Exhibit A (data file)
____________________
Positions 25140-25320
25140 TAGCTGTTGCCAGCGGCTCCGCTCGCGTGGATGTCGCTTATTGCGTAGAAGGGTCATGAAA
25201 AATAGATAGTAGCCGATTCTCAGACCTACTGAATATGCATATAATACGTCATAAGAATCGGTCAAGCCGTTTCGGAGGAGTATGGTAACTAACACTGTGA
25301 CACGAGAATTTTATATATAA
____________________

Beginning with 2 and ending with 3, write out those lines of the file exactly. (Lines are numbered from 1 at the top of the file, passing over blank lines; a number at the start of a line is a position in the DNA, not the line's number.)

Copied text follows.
25140 TAGCTGTTGCCAGCGGCTCCGCTCGCGTGGATGTCGCTTATTGCGTAGAAGGGTCATGAAA
25201 AATAGATAGTAGCCGATTCTCAGACCTACTGAATATGCATATAATACGTCATAAGAATCGGTCAAGCCGTTTCGGAGGAGTATGGTAACTAACACTGTGA